Over the past year in Toronto’s new music scene, composers working within the spectral and post-spectral composition aesthetic have been making their voices heard. First of all, in March we heard the music of Britain’s George Benjamin, the featured composer at the TSO’s New Creations Festival, followed by the music of guest composer Kaija Saariaho from Finland at the 21C Music Festival in May.
Philippe Leroux: And now in the early days of December, another major figure is coming to town – Philippe Leroux. Although originally from France, Leroux now calls Montréal home, thanks to his permanent teaching position at McGill University. His influence on the compositional aesthetics in North America is growing fast, with many students being drawn to working with him.
WholeNote readers may not be that familiar with Leroux, but three concerts planned for December 6 and 8 can change that unfamiliarity into an opportunity to dive deeply into the creative oeuvre of this remarkable composer. First, on December 6, New Music Concerts is performing two of his chamber works: AAA for seven instruments and Ailes for baritone and 15 instruments. And December 8 is a double concert day with the performance of his piece Total SOLo for 28 instruments as part of the COC’s free noon-hour concert series, followed by five of his works at a special concert at the Music Gallery. Leroux is this year’s Michael and Sonja Koerner Distinguished Visitor in Composition at the U of T Faculty of Music. It’s interesting to note that both concerts on December 8 will be performed by advanced student musicians: artists of the Glenn Gould School New Music Ensemble conducted by Brian Current (the COC event) and doctoral students from U of T’s gamUT Contemporary Music Ensemble, conducted by Wallace Halladay (Music Gallery concert). Not surprisingly, both Current and Halladay have been personally influenced either by their studies or performance experiences with Leroux’s music.
I got together with Halladay to find out more about that relationship and discovered the passionate commitment Halladay has for Leroux’s music. In answer to my question as to how they met, Halladay told me how he went out on a limb and contacted the composer, still living in France at the time, when he discovered that Leroux was coming to the Université de Montréal as a visiting guest artist. He had been a fan of Leroux, within a contemporary trend in European music, and wanted an opportunity to talk with him. He followed up that meeting by organizing a concert in Toronto of Leroux’s music in 2011, hiring local professional musicians.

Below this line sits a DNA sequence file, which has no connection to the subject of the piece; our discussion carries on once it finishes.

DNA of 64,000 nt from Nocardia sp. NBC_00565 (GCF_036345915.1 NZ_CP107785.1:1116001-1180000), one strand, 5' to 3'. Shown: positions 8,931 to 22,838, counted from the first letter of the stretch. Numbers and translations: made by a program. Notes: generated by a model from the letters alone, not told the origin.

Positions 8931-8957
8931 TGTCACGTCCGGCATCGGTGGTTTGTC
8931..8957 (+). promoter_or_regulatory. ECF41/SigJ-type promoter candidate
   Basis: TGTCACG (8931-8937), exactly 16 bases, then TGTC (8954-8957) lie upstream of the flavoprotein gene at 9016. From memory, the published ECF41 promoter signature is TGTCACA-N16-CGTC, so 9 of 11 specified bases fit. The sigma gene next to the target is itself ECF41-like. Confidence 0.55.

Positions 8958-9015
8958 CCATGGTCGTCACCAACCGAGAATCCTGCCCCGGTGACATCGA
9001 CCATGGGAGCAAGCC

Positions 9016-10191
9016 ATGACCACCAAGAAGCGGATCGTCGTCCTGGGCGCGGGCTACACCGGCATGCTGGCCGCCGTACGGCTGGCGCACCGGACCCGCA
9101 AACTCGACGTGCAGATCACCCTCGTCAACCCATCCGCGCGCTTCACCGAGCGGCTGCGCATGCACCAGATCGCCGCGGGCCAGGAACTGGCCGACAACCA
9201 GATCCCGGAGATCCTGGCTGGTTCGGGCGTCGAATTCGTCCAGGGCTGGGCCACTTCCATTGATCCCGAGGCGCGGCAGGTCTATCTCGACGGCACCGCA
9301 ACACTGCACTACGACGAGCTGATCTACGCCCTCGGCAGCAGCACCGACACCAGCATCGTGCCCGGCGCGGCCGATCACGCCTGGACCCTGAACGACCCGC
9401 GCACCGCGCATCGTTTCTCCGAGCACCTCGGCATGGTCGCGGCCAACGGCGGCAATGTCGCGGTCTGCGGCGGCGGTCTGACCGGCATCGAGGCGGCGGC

What he discovered was a composer who was completely committed to working generously with musicians, helping them to interpret the score; and musicians, in response, absolutely stimulated by the interaction. This type of communication is, in part, what has led to Leroux’s appeal to different ensembles – performers just love working with him, resulting in many commissions. If you’d like to experience this firsthand, the public are welcome to attend a talk at the Faculty of Music on December 7 (5:30 to 7pm) as Leroux works with performers in preparation for the December 8 concert.
For Halladay, the excitement comes from the challenge of the scores, which often call for a wide range of sounds not always translatable into standard notation. This is why the communication between composer and performer is so important. Leroux is always learning and listening carefully to the sounds being made by the performers, open to how they could be notated, or other possible ways to achieve what he is imagining.
In my conversation with Leroux, he amplified this idea: “I compose to create a relationship with the listener as well as with the musicians. I write a page or two, and then try to listen as if I was the first listener. I always try to listen to my music as a normal listener, not as a composer.”
No doubt this refined approach to listening is one of the results of the years Leroux spent working at IRCAM, a research centre for sound and electroacoustic music in Paris. This research allowed him to become completely immersed in the complex nature of sound itself, and understand all the variables that make up a given sound. This knowledge of the full spectrum of the sound and how it can be used to define the compositional structure is what defines the spectral school of composition, which originated in France in the 1970s with the work of Gérard Grisey and Tristan Murail.